Editorials

Beds in the NHS

BMJ 2000; 320 doi: https://doi.org/10.1136/bmj.320.7233.461 (Published 19 February 2000) Cite this as: BMJ 2000;320:461

The National Bed Inquiry exposes contradictions in government policy

  1. A M Pollock, professor (allyson.pollock@ucl.ac.uk),
  2. M G Dunnigan, senior research fellow
  1. Policy and Health Services Research Unit, School of Public Policy, University College London, London WC1H 9EZ
  2. Department of Human Nutrition, University of Glasgow, Glasgow G31 2ER

    News p 463

    January was a tough month for British health ministers, as a flu epidemic put the inadequacies of the NHS on the front page of most newspapers, but then it's been a tough two decades for patients and staff in the NHS. The political remedy for the chronic underfunding of the NHS has been perpetual revolution through reorganisation. Recent acute hospital and NHS service reconfigurations around Britain show how management and political reputations have been staked on exploiting the apparently bottomless pit of clinical productivity to fund investment. But judging by rising waiting lists, growing patient dissatisfaction, and low morale among staff, modernisation appears to be a recipe for reducing capacity and loss of service. A government inquiry has now provided the hard data to confirm this impression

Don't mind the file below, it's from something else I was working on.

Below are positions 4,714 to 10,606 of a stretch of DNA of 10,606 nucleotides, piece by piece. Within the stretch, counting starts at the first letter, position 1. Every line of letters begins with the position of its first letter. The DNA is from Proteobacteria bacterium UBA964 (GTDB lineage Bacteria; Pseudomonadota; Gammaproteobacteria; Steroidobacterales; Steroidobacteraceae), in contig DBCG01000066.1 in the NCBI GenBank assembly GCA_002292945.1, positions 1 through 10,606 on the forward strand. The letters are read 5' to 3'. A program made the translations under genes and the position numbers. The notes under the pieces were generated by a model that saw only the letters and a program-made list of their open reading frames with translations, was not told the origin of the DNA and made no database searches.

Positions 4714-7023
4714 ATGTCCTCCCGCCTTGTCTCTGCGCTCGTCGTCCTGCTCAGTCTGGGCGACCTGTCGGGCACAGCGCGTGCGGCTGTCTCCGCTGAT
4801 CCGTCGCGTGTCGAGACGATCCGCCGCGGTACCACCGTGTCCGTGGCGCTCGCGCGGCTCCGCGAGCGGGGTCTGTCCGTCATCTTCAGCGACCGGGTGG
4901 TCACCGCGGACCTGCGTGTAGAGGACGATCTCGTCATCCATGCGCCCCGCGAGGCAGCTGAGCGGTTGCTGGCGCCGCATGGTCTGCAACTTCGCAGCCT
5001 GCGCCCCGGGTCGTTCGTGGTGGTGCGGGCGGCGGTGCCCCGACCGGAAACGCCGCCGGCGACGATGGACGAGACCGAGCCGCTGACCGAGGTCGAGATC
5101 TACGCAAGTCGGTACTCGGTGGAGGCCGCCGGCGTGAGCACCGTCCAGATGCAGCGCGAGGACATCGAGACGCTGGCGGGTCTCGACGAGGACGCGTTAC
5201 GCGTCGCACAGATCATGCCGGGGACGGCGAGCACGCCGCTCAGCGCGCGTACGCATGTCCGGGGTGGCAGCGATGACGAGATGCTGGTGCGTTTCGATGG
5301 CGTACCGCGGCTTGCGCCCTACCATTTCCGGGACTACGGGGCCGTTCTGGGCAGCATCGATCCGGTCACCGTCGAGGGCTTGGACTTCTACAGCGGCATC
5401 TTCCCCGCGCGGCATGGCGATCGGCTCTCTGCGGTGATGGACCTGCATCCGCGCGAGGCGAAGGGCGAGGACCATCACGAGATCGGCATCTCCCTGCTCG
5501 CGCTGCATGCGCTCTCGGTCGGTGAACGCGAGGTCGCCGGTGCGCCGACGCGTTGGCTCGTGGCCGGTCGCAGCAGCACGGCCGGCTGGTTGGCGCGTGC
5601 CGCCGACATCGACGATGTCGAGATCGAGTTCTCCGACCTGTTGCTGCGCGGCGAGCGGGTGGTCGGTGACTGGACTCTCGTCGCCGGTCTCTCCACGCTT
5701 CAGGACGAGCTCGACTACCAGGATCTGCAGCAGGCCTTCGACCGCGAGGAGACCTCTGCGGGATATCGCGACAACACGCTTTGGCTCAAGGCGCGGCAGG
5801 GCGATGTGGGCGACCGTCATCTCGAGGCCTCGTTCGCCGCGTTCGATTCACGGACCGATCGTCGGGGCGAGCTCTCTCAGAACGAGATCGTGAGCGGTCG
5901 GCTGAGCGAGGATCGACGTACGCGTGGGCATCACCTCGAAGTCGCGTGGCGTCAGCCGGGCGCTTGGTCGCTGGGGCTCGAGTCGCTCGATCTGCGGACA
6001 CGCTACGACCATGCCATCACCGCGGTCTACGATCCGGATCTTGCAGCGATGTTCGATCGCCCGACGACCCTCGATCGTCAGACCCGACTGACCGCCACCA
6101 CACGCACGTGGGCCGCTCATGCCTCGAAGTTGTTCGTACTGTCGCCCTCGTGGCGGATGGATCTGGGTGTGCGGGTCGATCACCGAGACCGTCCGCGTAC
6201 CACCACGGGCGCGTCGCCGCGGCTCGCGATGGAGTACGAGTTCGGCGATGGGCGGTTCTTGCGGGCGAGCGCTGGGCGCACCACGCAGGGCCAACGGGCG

The National Bed Inquiry, commissioned in 1998 by the Secretary of State for Health to test the hypothesis that bed closures had gone too far, was finally published last week in the form of a consultation document and supporting analysis.1 2 The consultation document, Shaping the future NHS: long term planning for hospital and related services, shows not only that is there is little scope for productivity gains but also that there is no spare capacity in the NHS.1 The …

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